Ontario Set to Connect Carbon Market with Québec, California Next Year

28 September 2017

The Canadian province of Ontario is set to link its carbon market with neighbouring Québec and the US state of California in January 2018, leaders of their respective governments announced last week.

Québec and California already decided four years ago to link up their carbon markets, bringing their respective cap-and-trade programmes together in 2014. The linkage of these three sub-national schemes in a few months will lead to the largest carbon market in the continent, as well as one of the biggest in the world.

Climate change, if left unchecked, will profoundly disrupt the economies of the world and cause untold human suffering. That's the reason why California and Québec are joining with Ontario to create an expanded and dynamic carbon market, which will drive down greenhouse gas emissions,” said California Governor Jerry Brown last week.

Along with announcing the timeframe of the market linkages, the three sub-national governments also released the text of their deal, entitled “Agreement on the Harmonisation and Integration of Cap-and-Trade Programmes for Reducing Greenhouse Gas Emissions.”

The text outlines across 23 articles how such a system will work, including regulatory harmonisation; offset protocols; mutual recognition of “compliance instruments,” specifically carbon allowances; permit trading; accounting; joint auctions; enforcement; addressing differences; and bringing on new partners.

The move was welcomed by carbon market advocates such as the International Emissions Trading Association (IETA), a non-profit business coalition.

“Sub-national climate change action continues to go from strength to strength across North America,” said IETA CEO and President Dirk Forrister in an official statement.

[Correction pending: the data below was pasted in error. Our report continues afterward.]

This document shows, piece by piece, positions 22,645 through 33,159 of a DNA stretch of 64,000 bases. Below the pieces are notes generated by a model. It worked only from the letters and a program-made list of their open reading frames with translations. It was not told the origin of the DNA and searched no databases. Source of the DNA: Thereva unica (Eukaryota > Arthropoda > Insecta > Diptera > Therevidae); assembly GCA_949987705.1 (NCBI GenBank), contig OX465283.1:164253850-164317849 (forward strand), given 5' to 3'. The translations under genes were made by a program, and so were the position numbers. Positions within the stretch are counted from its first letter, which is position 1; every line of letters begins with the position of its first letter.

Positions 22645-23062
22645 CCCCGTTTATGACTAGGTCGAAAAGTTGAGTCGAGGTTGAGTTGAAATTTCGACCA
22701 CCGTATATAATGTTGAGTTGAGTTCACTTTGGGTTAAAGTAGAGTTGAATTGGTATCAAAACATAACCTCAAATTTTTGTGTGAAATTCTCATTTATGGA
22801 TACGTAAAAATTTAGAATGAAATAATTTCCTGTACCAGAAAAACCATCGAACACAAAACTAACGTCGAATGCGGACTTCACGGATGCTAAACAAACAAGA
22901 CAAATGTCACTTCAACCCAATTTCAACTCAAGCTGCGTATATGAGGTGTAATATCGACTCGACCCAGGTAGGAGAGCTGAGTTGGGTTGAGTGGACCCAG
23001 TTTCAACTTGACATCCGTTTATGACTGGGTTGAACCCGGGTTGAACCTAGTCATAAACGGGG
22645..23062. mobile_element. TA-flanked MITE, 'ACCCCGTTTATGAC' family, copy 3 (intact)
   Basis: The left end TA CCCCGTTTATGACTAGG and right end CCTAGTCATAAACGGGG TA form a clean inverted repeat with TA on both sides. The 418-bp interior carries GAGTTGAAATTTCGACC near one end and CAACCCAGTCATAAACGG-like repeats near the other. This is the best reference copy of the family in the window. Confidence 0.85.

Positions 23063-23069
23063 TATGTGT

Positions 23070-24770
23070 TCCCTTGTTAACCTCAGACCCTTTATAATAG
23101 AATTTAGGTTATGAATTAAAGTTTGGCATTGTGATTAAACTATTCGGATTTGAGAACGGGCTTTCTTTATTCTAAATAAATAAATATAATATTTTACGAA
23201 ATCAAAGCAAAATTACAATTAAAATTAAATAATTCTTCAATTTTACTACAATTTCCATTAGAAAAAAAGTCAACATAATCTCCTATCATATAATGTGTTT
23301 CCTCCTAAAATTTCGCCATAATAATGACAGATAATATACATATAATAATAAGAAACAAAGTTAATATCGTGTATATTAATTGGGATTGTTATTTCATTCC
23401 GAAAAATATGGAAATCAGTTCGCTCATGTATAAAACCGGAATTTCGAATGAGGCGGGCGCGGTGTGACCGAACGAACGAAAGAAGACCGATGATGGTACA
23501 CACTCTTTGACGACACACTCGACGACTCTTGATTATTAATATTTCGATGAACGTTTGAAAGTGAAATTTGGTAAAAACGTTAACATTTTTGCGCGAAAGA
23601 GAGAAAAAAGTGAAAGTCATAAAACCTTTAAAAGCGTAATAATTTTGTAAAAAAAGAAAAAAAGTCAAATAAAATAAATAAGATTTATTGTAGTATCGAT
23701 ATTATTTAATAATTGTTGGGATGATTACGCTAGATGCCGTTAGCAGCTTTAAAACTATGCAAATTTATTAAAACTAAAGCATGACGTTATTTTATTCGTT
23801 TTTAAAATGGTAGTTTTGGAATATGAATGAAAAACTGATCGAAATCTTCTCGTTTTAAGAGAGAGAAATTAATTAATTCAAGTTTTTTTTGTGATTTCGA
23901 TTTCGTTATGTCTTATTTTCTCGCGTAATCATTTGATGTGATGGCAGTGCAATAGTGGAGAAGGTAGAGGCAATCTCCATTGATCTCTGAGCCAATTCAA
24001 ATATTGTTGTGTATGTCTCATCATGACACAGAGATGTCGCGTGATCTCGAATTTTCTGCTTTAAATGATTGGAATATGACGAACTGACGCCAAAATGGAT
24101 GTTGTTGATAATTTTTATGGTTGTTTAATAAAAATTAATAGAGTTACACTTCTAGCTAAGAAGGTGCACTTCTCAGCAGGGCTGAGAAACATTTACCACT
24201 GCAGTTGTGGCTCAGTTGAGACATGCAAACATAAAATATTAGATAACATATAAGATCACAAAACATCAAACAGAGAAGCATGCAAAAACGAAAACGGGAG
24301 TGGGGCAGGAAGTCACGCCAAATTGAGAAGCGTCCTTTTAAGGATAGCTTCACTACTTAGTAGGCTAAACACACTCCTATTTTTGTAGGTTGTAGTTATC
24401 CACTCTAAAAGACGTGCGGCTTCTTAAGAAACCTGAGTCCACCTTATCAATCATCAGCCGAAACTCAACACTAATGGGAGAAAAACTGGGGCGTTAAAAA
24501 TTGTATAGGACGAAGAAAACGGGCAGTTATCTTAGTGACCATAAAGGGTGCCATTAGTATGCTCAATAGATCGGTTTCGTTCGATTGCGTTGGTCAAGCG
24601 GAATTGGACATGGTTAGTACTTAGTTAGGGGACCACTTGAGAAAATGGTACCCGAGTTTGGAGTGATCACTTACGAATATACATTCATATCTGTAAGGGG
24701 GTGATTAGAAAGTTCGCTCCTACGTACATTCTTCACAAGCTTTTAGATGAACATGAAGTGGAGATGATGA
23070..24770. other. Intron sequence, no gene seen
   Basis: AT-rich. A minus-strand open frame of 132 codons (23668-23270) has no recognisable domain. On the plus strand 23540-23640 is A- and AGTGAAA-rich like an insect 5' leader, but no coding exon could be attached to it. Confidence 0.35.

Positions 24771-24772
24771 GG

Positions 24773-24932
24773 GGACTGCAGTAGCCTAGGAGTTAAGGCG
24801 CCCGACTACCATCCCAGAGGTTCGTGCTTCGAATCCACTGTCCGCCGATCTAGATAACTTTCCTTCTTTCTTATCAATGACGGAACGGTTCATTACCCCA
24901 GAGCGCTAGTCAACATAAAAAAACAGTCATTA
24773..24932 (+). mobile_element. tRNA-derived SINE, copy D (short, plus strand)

Carbon pricing in Canada, region

All three partners are already part of the Western Climate Initiative (WCI), a coalition of Canadian provinces and the US state of California aimed at taking steps towards reducing emissions, including through potential emissions trading.

British Columbia and Manitoba, while also part of the WCI, are not yet part of the interlinked market announced last week. The WCI also included some other US states, which are no longer in the grouping.

The agreement announced by California, Ontario, and Québec does refer to the prospect of bringing on new partners to their scheme. Their article on accession outlines how a prospective member could join. Namely, that “candidate party” would need to have “a programme that is harmonised and can be integrated with each of the parties’ programmes.”

Accession would also require the sign-off of existing members of that carbon market.

Ontario and Québec are also two of the eight Canadian provinces that have committed to meeting a minimum national carbon price next year, via carbon taxes or trading schemes, in line with a federal government target of putting in place a progressively increasing minimum price on carbon that would hit C$50 (US$40) by 2022. Two provinces, Manitoba and Saskatchewan, have not signed onto this pledge. (See Bridges Weekly, 15 December 2016)

Carbon markets at the international level